We are proposing to conduct an intervention study testing the use of financial incentives for HIV prevention among high-risk women in Dar es Salaam. The intervention has been developed from multiple prior pilot phases and builds on results of the RESPECT study that was conducted by the study team in Ifakara, Tanzania. The RESPECT study in Ifakara used financial incentives to motivate safer sex among men and women ages 18-30 in the general population. Participants in the higher value incentive group of that study were found to have a significantly lower prevalence of STIs after one year of study enrollment. This new study will test a similar intervention among female sex workers in Dar es Salaam. We will enroll approximately 2,156 (but request approval to recruit up to 4,000) HIV-negative female sex workers into the study for 2 years. They will be screened for sexually transmitted infections (STIs) at baseline enrollment and offered free treatment if positive. All women tested will also receive pre/post-HIV and STI counselling, as well as extended counselling on safe sex practice and negotiation with partners. They will then be re-screened after 2 years, with counseling at each screening. They will also receive weekly text messages, which will include counseling on safe all for all women, and will be asked to complete a short phone survey after 1 year. Women will be randomized into one of two study arms: the Basic Test group and the Random Test group. Both groups will receive all of the intervention components described above. In addition, in the Random Test group we will randomly draw 10 women each week for random STI testing. If a woman’s random STI tests are negative then the woman will receive an award that day of Tsh100,000 (approximately US$50); if one of the tests is positive then the participant will not receive the reward but she will receive free treatment and further counseling as well as continue to be eligible for future drawings.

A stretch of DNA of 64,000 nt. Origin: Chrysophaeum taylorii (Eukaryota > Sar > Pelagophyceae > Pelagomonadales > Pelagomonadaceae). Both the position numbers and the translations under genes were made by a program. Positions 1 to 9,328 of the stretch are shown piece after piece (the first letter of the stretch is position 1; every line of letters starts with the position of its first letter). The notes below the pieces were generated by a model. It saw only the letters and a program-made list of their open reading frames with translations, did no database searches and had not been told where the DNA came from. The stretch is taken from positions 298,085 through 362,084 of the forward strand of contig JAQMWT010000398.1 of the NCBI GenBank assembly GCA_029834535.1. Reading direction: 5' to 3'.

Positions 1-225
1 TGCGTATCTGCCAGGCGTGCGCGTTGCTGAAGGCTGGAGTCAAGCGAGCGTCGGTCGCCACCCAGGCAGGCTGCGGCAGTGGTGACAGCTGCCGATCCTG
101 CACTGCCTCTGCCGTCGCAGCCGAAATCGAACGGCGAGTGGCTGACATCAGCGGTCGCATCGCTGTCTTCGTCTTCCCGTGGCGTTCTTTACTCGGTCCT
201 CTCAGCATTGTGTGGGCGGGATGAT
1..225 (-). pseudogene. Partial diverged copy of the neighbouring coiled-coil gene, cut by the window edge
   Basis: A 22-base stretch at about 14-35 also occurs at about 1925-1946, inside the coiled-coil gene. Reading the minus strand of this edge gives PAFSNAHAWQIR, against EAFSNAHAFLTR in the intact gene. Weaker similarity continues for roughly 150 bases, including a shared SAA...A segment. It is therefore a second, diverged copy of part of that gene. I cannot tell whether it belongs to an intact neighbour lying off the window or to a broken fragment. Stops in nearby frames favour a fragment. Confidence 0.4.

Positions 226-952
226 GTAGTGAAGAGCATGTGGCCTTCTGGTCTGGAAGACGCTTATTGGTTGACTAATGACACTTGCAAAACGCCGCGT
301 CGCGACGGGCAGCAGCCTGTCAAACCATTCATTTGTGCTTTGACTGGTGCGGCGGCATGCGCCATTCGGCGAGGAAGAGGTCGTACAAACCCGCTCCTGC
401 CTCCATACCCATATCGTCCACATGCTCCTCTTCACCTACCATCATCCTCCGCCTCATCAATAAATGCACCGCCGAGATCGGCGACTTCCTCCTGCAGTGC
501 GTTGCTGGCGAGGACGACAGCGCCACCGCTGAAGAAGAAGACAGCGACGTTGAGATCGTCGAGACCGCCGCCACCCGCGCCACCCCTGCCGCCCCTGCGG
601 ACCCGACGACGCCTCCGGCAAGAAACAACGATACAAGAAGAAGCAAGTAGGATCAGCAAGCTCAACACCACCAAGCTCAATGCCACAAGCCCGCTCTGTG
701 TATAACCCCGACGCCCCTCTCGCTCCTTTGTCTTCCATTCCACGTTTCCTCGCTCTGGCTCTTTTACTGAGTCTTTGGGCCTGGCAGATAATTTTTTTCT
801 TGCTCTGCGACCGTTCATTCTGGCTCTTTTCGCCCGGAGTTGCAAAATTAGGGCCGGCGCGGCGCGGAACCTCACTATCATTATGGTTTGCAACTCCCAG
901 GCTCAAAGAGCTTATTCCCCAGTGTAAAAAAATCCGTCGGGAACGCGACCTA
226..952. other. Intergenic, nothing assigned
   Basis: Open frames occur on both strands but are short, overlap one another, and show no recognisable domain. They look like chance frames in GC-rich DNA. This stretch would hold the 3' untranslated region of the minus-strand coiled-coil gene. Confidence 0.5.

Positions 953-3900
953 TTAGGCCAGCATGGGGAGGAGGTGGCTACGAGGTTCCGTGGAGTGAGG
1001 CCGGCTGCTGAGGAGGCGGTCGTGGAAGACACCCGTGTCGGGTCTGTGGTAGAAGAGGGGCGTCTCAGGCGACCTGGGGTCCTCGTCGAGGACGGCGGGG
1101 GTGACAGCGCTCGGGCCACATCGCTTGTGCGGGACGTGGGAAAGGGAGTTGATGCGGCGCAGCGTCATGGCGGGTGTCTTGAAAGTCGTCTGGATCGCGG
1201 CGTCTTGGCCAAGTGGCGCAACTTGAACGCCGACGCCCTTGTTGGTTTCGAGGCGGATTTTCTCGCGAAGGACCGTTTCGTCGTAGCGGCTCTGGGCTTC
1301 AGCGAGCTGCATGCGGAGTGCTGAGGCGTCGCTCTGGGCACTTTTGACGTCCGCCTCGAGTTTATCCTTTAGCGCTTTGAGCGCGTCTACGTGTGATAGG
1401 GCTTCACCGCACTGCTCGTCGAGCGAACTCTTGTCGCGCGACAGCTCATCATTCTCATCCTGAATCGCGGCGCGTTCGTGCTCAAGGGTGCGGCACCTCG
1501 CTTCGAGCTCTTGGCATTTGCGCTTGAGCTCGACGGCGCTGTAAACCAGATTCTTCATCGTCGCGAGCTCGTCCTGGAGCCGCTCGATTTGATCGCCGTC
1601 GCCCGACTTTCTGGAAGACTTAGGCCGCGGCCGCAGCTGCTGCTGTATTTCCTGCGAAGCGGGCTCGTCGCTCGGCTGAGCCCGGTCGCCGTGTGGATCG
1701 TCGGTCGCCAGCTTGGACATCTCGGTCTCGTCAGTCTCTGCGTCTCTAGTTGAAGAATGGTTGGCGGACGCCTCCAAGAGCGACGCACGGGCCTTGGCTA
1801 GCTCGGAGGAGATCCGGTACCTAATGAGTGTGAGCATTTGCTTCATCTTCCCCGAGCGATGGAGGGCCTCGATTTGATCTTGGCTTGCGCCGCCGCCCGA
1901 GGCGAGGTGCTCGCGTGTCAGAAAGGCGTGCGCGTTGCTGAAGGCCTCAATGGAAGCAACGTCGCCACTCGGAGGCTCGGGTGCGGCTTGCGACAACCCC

This is a population that is a critical node in the HIV epidemic, with HIV positive sex workers potentially causing many more infections among their clients. We hypothesize that providing reward incentives for sex workers to avoid sexually transmitted infections can increase condom use, thus reduce their probability of contracting HIV. In a recent survey of sex workers in Dar es Salaam, 65% reported always using a condom with one-time clients and 32% with steady partners. The report further states that, "among those who did not use condoms, the most common reason was either the client objected or paid more in order not to use them (68.2%)," thus condom price is not a primary reported barrier to use. Based on our own pilot testing we believe that the likelihood of behavior change is promising, and the study is powered to detect a significant reduction in combined new incidence of HSV2 and HIV, two incurable sexually transmitted infections.